Normally agency action is not subject to judicial review until the agency action has resulted in a final order. Interlocutory appeals are no less a disruption to the administrative process than to the judicial process.

Plaintiff relies on Natural Resources Defense Council, Inc. v. Morton, 337 F.2d 170 (D. D.C. 1972), where the court indicated a lack of NEPA compliance for failure to elicit agency comment on a draft impact statement. But in that case, the government had contended that the statement in issue was a final statement; the plaintiff contended that it was a deficient final statement for lack of prior circulation among agencies. There was thus no testing of the sufficiency of a draft statement.

Of more relevance is City of Rye v. Schuler, __ F. Supp. __ (S.D. N.Y. Feb. 13, 1973), where a highway corridor public hearing was enjoined for lack of adequate public notice. Rather than remit the plaintiffs to a post-hearing challenge of the agency decision concerning corridor selection, the court intervened, before the hearing, to consider the sufficiency of the public notice. The court was concerned that an agency decision, once taken after a hearing defective for lack of adequate notice, might not realistically be subject to impartial reconsideration after a second hearing preceded by proper notice. Also of concern was the possibility that the public might make an ineffective presentation at the hearing for lack of the materials the agency should have made available.

There are two differences between the corridor hearing stage of a highway project and the draft impact statement stage of NEPA compliance. First, the draft statement is not the basis of an agency decision. Its function is to elicit comment that will contribute to a final statement, [3 ELR 20322] and it is the final statement that is supposed to serve as the basis for agency assessment of the environmental implications of the project.The highway corridor hearing, however, is the basis for selection of the corridor. Secondly, a corridor hearing is scheduled for the specific purpose of eliciting the views of the public. On the other hand, the statutory requirement that a draft impact statement be circulated has the more limited objective of eliciting the views of "any Federal agency which has jurisdiction by law or special expertise with respect to any environmental impact involved." 42 U.S.C. § 4332 (2) (C). While the Corps of Engineers regulations do provide for furnishing draft statements to the public upon request, this appears to contemplate reaction from a more sophisticated segment of the public than the general cross-section who might attend a corridor public hearing.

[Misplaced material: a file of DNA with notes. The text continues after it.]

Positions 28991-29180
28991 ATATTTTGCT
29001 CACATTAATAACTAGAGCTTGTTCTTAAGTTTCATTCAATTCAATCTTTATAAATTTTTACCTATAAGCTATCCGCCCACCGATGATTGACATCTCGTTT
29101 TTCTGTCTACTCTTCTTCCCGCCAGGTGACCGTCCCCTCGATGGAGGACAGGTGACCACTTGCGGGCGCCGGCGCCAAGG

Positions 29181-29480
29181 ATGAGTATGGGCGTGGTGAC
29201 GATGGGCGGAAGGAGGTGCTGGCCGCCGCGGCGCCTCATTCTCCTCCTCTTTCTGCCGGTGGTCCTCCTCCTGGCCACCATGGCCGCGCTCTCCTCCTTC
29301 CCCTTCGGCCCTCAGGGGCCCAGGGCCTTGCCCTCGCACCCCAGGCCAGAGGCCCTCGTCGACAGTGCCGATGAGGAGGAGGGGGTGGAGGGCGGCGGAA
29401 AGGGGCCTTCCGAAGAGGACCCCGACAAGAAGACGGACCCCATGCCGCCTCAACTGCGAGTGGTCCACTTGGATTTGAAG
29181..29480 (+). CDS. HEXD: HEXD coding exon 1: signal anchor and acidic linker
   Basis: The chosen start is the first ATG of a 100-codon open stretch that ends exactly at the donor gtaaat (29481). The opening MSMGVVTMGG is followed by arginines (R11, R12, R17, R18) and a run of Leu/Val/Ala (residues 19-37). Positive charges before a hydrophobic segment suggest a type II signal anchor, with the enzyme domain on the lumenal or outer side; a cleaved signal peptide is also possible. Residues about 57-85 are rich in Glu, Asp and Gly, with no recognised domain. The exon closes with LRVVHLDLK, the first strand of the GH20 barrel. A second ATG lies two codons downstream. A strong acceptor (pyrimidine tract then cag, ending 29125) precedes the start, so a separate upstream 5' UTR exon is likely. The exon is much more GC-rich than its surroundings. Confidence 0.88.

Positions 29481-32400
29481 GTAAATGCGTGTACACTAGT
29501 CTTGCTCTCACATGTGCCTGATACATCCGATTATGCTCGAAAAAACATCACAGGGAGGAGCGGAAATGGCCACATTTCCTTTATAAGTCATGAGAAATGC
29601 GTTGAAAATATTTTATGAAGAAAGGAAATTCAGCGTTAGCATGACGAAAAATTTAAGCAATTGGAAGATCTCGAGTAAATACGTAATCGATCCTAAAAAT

Both factors lead to a decision not to afford judicial review of the sufficiency of a draft statement at this stage of the NEPA procedure.If, upon review of the sufficiency of the final statement, deficiency in the draft statement should be found, a new NEPA compliance can be ordered before agency decision is finally made with respect to the project. Moreover, not every deficiency in a draft statement will inhibit the ability of interested federal agencies and interested segments of the public from making comments of significance to preparation of the final statement. Finally, deficiencies in the draft statement may well be cured in the course of preparing the final statement. Of course, the agency that circulates a deficient draft statement takes the risk that the final statement may be found deficient for lack of a draft statement that was sufficient to elicit appropriate reaction. But that risk does not justify premature judicial intervention.

Accordingly, defendants' motion to dissolve the temporary injunction or for additional time to identify disputed issues of material fact is denied, plaintiffs' motion for a declaration of the insufficiency of the draft impact statement is dismissed as not justiciable, and the temporary injunction is made permanent.

Dated at New Haven, Connecticut, this 26 day of March, 1973.

3 ELR 20321 | Environmental Law Reporter | copyright © 1973 | All rights reserved